DAVIDSON – During a practice walk in cap and gown, members of the Community School of Davidson (CSD) Class of 2018 received an enthusiastic welcome from much younger Spartans already dreaming of the day when they take a turn as guests of honor in a new school tradition.

In an event celebrating the charter school’s legacy of learning, CSD seniors spent most of May 11 interacting with students in the school’s elementary grades. The seniors presented classroom lessons, spent one-on-one time with students and participated in group activities before donning commencement attire for a parade through the school’s hallways.

To steady applause from students and teachers, a single-file line of CSD seniors walked through the corridors. On the last leg of the journey through the K-7 facility on Griffith Street, seniors walked down hallways lined with smiling and cheering youngsters from kindergarten and first-grade classes. Most of the students raised their hands to indicate their eagerness to join the seniors in the ceremonial march. Individual seniors took those hands and, side by side, CSD’s oldest and youngest students strolled outside, greeted by another wave of cheers from a crowd of parents, students and faculty members.

There, the group sang the school song, danced a little, hugged a lot and posed for pictures. Music played, parents cheered, passing cars joined in with tooting horns, seniors got a preview of their May 30 graduation ceremonies and the younger students got a glimpse of their future.

For members of the Class of ’18 with deep CSD roots, it was a trip down memory lane. For others, it was an experience they said will last a lifetime.

“This was an incredible day for me,” senior Grace DiGioia, a CSD student since kindergarten, said. “It brought a lot of things back to mind. The classrooms, some of the teachers I had, and the looks on the younger kids’ faces. It meant a lot to me to be back, to see who I was 13 years ago.”

Senior Daniel Chabeda, who first enrolled at CSD as a ninth-grader at the high school on Armour Street, said he didn’t know his way around the elementary building, but he has a lasting memory from senior day.

“I walked out with a kindergarten kid,” Chabeda said. “It was really cool seeing all that excitement. That was special, but the entire day was a very rewarding experience.”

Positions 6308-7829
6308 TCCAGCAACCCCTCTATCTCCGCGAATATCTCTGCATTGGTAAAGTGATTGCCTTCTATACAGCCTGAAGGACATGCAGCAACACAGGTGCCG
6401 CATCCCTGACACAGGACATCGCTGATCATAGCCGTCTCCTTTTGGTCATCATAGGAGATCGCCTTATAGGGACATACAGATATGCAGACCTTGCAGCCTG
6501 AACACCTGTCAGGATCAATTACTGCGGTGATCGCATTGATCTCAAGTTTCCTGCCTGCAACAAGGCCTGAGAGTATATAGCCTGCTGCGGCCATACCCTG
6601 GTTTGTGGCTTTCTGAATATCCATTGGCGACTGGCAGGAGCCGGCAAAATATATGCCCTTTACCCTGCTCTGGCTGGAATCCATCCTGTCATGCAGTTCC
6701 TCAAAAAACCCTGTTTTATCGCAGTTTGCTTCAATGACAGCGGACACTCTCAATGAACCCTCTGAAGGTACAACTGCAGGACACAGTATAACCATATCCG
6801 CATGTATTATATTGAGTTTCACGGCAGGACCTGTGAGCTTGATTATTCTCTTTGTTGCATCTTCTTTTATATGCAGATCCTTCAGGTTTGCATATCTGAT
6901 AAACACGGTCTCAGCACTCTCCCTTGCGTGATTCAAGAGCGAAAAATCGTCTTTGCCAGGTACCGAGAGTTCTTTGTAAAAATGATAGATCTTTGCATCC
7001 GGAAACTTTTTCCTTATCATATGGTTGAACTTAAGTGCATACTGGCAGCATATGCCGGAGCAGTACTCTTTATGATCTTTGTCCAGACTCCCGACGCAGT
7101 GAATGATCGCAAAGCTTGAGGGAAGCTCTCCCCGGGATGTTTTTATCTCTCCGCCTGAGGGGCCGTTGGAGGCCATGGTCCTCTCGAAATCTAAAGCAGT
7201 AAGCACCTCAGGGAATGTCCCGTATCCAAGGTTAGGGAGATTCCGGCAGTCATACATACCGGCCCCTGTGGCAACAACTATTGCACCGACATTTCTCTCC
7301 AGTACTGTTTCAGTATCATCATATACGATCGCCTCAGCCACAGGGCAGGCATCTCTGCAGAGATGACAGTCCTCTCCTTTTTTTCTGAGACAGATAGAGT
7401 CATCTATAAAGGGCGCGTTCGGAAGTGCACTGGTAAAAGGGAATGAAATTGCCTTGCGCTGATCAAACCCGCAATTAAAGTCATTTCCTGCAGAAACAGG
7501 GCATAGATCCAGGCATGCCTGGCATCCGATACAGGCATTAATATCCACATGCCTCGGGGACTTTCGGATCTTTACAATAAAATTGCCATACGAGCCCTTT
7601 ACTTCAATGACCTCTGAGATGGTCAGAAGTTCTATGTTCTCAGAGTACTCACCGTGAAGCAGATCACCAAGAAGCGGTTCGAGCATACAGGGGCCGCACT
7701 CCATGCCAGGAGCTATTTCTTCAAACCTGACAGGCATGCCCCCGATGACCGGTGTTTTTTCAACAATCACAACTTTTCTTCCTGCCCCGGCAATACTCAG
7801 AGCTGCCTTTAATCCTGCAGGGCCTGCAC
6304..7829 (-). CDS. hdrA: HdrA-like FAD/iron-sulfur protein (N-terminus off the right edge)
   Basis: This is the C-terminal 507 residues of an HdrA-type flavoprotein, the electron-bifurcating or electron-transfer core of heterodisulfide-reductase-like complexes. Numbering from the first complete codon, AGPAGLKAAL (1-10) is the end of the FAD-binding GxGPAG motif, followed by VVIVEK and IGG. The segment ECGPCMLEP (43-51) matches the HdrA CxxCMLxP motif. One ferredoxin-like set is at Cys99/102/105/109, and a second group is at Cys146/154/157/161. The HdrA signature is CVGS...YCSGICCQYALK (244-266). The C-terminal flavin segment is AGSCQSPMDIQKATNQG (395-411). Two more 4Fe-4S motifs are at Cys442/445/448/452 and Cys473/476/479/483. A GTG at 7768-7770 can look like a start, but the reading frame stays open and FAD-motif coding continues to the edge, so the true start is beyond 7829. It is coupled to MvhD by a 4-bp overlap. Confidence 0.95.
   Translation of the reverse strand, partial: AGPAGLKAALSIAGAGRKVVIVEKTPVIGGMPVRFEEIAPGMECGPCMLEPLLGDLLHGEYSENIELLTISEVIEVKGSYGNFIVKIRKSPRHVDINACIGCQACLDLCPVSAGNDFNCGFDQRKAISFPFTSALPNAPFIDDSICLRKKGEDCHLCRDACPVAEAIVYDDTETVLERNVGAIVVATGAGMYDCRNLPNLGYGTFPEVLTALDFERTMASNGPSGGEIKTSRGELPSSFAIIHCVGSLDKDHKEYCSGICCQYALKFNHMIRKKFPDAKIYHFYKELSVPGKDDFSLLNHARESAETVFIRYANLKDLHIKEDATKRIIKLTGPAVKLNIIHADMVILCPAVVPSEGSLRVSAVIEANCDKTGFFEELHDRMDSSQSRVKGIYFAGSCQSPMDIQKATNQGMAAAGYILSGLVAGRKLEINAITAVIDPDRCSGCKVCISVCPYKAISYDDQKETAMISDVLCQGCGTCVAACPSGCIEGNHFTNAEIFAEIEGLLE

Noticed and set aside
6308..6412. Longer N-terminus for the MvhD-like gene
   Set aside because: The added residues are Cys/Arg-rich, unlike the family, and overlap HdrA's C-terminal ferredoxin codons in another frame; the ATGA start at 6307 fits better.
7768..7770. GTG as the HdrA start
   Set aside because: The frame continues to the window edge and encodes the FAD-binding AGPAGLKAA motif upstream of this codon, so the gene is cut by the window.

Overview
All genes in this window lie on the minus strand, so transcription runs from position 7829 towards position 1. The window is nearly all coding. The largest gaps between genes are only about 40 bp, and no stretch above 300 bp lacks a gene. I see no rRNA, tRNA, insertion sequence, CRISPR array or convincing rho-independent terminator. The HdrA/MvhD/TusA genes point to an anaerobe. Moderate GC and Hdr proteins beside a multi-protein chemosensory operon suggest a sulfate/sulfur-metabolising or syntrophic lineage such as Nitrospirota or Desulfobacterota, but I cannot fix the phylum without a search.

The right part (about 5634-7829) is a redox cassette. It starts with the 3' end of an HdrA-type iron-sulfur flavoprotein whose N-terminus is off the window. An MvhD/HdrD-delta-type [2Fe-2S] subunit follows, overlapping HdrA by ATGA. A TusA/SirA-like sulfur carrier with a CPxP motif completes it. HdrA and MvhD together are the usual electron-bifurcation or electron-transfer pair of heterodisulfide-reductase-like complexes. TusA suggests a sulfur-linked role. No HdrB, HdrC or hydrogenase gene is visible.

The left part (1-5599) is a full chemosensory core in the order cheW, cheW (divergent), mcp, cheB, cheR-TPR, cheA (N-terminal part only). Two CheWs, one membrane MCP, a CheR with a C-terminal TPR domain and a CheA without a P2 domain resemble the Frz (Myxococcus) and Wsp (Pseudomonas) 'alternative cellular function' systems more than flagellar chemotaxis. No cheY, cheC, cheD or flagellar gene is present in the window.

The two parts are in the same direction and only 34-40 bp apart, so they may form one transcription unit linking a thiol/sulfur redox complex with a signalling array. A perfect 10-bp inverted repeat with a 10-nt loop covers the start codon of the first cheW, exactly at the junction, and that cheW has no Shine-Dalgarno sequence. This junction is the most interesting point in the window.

Joyce Burke, CSD’s development and media relations director, said the senior day with CSD’s younger students was introduced last year. And this year more than 80 of CSD’s 120 seniors voluntarily participated on a warm spring Friday after senior classes had ended for the year.

“They chose to be here, to take part in this,” Burke said. “I think that, by itself, says a great deal about these students.”

 

A focus on seniors

Burke invited a few CSD seniors to a post-parade session to talk about their day with the younger students, their CSD experiences and their future plans. Ellie Marcus, Alex Mbuthia and Kirby Bragg joined classmates DiGioia and Chabeda for that discussion.

Marcus, destined for liberal arts studies at Ohio’s Oberlin College, enrolled at CSD in the eighth grade.

“I definitely made the right choice,” she said.

CSD’s emphasis on encouraging students to try extracurricular activities – Marcus was involved in the theater program – is what she considers a CSD main attraction. As for her day with the elementary students, Marcus said “the coolest part was picturing what the kids will be at our age.”

Mbuthia, bound for UNC-Asheville and communications studies, has attended CSD since the fourth grade. She has been involved in performing arts and said the day with the younger kids made her think of her own development as a student.

“Today was really reflective for me,” she said, “to see how I’ve changed, and how the school and the feelings here are still the same.”

She added that CSD “has been a great place for me.”

Bragg, a CSD student since the fifth grade, is headed to the University of Virginia with plans to study biology. He said he was surprised how much he enjoyed the day with the younger students.

“It was really cool,” he said, “but I wonder if, when those kids are seniors, they’ll remember it.”

He added that the approach CSD takes “helps you find what interests you,” and he likes the fact that teachers and students get to know each other well.

Chabeda, set to attend Yale and study chemistry, said the day with the younger students is just one example of how CSD provides new experiences.

“The school encourages you to better yourself,” he said. “The goal is to develop as a person, not get bogged down by the process.”

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